How Do Pre-Existing Conditions Affect My Claim?
If you have been injured at work, you may be wondering what factors will impact your workers' compensation claim. While it is possible for workers with pre-existing conditions to receive benefits, there are certain factors that need to be taken into consideration in order to determine if a pre-existing condition will have an effect on your claim.
Consider speaking with our attorneys at Slape & Howard to discuss your individual case and determine whether or not your pre-existing conditions could make you ineligible for workers’ compensation. From our office in Wichita, Kansas, we serve injured workers throughout the state of Kansas.
Qualifying for Workers Compensation
In order to qualify for workers’ compensation benefits, you must meet certain criteria. The most important criteria are that you must have been injured on the job or suffered an occupational illness as a result of working. You must also be able to provide evidence of your injury or illness and prove that it was caused by work activities. It is also important to note that not all injuries are covered by workers compensation – only those that occur while or from performing work operations or duties are.
What Qualifies as a Pre-Existing Condition?
A pre-existing condition is any medical condition that existed prior to the incident resulting in the injury or illness for which you are claiming benefits. This includes any physical or mental health issues, including chronic pain syndromes, arthritis, diabetes, heart disease, depression, and anxiety disorders. Additionally, any injuries you have suffered in the past (e.g., at work or in a car accident) also qualify as a pre-existing condition.
According to the Centers for Medicare & Medicaid Services, an estimated 82 million U.S. citizens with employer-based coverage have pre-existing medical conditions. It is important to understand that pre-existing conditions do not necessarily prevent you from receiving benefits. However, they can affect how much compensation you receive and how long your claim process takes.
How a Pre-Existing Condition Can Affect a Claim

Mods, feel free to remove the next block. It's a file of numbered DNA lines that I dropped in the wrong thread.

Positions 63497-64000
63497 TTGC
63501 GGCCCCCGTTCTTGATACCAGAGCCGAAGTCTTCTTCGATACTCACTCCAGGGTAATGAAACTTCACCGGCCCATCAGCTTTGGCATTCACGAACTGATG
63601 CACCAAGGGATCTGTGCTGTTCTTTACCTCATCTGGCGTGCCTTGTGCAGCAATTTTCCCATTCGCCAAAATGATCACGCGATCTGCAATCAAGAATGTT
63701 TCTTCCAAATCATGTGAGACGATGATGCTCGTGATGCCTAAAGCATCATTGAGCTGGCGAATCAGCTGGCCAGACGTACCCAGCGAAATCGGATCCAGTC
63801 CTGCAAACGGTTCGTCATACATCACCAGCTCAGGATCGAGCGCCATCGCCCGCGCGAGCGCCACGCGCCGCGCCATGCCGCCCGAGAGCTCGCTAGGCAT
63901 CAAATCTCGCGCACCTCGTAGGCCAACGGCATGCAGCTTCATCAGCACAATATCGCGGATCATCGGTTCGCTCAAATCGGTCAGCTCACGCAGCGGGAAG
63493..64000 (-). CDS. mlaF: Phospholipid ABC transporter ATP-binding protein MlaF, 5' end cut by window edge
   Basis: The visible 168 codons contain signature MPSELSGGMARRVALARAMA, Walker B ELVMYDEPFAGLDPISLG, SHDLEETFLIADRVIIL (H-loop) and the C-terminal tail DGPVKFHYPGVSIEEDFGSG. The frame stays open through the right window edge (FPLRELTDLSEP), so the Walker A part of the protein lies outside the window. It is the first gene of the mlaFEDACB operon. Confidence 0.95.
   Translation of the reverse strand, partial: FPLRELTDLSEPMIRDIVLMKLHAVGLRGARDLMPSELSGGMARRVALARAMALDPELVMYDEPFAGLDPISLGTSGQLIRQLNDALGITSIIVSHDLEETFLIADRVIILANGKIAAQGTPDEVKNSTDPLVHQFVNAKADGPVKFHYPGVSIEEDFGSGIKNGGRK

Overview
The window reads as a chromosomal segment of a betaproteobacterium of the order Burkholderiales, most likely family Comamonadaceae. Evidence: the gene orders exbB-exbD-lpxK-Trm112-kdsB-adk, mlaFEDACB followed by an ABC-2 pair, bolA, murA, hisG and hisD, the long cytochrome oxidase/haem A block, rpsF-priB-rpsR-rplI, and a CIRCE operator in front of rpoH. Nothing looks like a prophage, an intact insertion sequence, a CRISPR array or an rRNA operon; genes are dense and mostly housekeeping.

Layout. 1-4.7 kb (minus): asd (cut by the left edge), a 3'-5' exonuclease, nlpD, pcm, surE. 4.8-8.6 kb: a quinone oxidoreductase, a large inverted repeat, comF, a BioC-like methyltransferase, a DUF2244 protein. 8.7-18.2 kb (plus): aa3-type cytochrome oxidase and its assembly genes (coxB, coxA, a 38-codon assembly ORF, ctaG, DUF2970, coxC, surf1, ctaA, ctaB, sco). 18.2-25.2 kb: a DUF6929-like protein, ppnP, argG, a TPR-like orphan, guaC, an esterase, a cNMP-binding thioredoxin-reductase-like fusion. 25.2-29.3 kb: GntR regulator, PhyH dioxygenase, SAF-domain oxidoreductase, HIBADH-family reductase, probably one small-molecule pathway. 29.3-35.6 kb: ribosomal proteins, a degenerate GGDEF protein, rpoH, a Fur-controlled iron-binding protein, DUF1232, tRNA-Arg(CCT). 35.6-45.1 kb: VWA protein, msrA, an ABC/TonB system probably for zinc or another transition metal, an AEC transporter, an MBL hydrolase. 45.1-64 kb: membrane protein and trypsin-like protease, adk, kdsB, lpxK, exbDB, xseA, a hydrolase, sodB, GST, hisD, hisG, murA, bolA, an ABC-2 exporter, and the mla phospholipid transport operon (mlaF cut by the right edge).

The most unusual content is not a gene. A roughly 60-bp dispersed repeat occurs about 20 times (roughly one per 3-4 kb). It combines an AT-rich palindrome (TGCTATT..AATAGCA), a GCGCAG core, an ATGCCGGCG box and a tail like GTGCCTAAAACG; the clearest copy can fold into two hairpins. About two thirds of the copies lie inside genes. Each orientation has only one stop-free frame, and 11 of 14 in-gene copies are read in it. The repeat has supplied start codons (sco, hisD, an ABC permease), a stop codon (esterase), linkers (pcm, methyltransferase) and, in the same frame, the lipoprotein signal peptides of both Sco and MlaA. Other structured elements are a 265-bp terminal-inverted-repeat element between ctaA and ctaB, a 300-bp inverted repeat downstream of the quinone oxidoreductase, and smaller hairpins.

Your employer's insurance company may use information about your pre-existing condition in order to lower the amount of money they will pay out for benefits because they may argue that some of your symptoms could be due to your preexisting condition rather than the workplace accident/injury/illness for which you are filing a claim.
Additionally, if it is found that there was an existing medical issue prior to the workplace incident causing increased symptoms then this could potentially delay or even deny payment of benefits due to “previous history” considerations by insurance companies.
Appealing a Claim Denial
If the employer’s insurance company denied your workers compensation claim because of your pre-existing condition, contact a workers’ compensation attorney as soon as possible. You may still have a chance to appeal the denial of your claim. Having an attorney to help you navigate the appeal process is critical to pursuing a successful outcome.
Why You Should Hire an Attorney If You Have a Pre-Existing Condition
If you have been injured on the job and also have a pre-existing condition, then it is highly recommended that you hire an attorney who specializes in these types of cases. An attorney can help protect your rights and seek all of the benefits owed to you under the law.
Lawyers who specialize in this legal area know exactly how insurance companies operate when dealing with these types of cases and will fight hard for their clients in order to ensure they get their rightful entitlements under the law regardless of any pre-existing medical issues involved. Your attorney will gather all available evidence to help you prove your case and recover the benefits you deserve.
Protect Your Rights After Your Injury
If you have been injured at work and believe that you may have a pre-existing condition that could impact your ability to receive full workers compensation benefits, then hiring an experienced attorney should be one of your first steps toward protecting your rights. Contact our attorneys at Slape & Howard to schedule a consultation and get your questions answered today.